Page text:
He said I was a liar and that has to be withdrawn.
I was accused of personalising this debate, but I did not mention one Deputy.
The Minister referred to me inThe Cork Examiner.
I did not mention one Deputy but I did say that Deputy Creed came in here telling untruths, I stand over that and I have no notion of withdrawing that.
Untruths, I accept that.
That is not my understanding. I am not as familiar with procedure as some other Deputies but it is my understanding that such unparliamentary behaviour is not acceptable and its not the norm and I am insisting the Minister withdraw that remark.
There has been much misbehaviour here this morning and I have no intention of permitting it in future. I call Deputy Morley.
I am insisting that the Minister withdraw that remark. This debate should not proceed until that remark is withdrawn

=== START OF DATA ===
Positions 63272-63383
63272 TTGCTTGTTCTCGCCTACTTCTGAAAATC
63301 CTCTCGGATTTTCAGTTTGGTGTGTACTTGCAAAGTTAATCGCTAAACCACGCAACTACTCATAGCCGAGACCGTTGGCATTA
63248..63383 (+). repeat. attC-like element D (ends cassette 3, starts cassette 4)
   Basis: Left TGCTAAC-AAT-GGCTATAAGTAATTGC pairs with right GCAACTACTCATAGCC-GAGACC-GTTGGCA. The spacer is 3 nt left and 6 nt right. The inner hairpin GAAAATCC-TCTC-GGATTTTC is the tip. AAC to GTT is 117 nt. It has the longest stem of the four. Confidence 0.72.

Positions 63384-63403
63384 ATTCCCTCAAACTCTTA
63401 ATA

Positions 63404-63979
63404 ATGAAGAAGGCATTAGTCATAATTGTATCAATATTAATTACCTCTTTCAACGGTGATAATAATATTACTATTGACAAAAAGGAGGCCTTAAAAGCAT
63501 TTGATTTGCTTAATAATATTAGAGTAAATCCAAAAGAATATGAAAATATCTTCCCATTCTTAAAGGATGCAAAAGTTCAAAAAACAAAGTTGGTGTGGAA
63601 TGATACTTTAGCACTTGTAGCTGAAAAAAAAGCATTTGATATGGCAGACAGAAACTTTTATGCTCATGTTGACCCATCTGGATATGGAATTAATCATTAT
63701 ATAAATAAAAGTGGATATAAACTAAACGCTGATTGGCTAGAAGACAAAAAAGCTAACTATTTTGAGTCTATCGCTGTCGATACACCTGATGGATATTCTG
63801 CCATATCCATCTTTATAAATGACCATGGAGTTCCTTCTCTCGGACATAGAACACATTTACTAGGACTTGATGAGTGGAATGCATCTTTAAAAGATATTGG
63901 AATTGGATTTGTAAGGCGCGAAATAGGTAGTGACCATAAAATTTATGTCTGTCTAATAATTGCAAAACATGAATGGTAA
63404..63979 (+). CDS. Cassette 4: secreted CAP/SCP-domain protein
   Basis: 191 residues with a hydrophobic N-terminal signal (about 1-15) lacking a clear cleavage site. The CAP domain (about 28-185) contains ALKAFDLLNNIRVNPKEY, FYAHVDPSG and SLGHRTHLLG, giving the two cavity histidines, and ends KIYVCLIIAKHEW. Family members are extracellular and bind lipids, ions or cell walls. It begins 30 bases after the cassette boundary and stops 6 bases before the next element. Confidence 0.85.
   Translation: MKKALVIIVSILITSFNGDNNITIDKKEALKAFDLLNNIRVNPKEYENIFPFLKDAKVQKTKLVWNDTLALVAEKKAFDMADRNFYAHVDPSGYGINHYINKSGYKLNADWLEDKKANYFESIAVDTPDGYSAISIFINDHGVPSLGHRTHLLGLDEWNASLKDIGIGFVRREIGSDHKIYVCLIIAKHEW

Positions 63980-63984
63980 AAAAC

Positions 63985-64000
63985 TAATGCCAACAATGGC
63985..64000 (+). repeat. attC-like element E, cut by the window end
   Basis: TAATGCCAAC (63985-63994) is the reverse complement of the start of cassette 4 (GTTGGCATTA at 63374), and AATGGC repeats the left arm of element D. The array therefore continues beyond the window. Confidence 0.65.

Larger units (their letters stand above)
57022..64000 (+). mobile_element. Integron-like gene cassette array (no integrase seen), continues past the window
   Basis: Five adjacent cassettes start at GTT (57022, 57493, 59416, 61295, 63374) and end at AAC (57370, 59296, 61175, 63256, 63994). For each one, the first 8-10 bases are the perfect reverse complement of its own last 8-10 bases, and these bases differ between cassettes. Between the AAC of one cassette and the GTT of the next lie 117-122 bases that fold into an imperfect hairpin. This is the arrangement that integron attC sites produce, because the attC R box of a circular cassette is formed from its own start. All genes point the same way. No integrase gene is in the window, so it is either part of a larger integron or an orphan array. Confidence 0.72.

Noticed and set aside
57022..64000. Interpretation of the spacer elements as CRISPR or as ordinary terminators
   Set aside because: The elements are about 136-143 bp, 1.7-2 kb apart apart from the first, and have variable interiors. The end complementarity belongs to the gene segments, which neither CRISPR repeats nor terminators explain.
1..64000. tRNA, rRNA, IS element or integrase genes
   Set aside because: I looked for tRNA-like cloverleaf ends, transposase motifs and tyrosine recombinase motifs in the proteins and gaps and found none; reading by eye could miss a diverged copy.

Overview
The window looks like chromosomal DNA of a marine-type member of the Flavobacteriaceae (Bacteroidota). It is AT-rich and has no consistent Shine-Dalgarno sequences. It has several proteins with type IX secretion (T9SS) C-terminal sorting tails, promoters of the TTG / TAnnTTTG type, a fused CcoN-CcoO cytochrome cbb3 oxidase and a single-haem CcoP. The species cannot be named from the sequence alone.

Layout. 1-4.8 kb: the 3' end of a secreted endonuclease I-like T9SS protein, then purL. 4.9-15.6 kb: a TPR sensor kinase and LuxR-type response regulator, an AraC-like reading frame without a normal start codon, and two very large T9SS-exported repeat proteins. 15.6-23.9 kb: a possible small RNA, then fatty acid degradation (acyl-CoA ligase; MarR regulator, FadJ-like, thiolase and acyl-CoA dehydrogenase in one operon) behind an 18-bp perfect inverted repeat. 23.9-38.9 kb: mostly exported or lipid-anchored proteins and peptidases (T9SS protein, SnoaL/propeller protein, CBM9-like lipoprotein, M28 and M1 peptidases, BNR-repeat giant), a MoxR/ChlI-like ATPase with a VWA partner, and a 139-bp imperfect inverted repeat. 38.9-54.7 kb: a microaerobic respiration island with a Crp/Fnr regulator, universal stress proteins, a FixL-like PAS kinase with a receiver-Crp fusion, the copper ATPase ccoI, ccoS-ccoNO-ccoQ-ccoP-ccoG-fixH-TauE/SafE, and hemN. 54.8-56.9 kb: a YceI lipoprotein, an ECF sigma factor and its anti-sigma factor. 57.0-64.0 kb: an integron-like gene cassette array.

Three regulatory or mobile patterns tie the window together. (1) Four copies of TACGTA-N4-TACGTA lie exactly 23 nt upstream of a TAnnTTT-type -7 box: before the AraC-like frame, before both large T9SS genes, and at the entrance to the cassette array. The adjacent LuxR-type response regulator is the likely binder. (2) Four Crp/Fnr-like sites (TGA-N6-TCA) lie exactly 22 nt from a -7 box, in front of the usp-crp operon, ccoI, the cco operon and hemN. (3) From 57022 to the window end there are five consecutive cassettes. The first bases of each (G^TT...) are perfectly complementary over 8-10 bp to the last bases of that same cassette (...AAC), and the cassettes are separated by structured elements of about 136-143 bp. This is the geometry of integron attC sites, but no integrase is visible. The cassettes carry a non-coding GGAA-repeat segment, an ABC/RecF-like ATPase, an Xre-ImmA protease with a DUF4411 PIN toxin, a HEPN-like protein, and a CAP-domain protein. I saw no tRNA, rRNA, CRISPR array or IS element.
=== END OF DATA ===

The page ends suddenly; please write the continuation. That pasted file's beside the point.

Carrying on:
The Minister withdrew the word and used the word "untruths".
He did not withdraw it.
He did not withdraw it and I am insisting that it be withdrawn.
Nobody should be allowed to call a Deputy a liar.
The Chair must interpret what is said in this House.
The Chair must protect the Members.
Will Deputy Creed please resume his seat?
I will when the Chair begins to protect the Members of this House. I will not have myself labelled a liar by the Minister, Deputy Walsh.
Will the Deputy please show respect for the Chair.
I am insisting that the Minister withdraws that remark.
The Minister withdrew that word.
He did not.
I understood from the Minister that he was using the word "untruth".
On a point of order, if the Minister referred to Deputy Creed as a liar and has not withdrawn that remark it is your responsibility in the Chair to see that he does so.
First, may I have order? I asked the Minister to withdraw that very word. I understood — and I must interpret what the Minister said — that he withdrew that word and used the word "untruth".
Sir, by the widest stretch of the imagination you could not assume that.
May the Chair give a ruling on it? I accept that the Minister has withdrawn it and used the word "untruth".
That is different.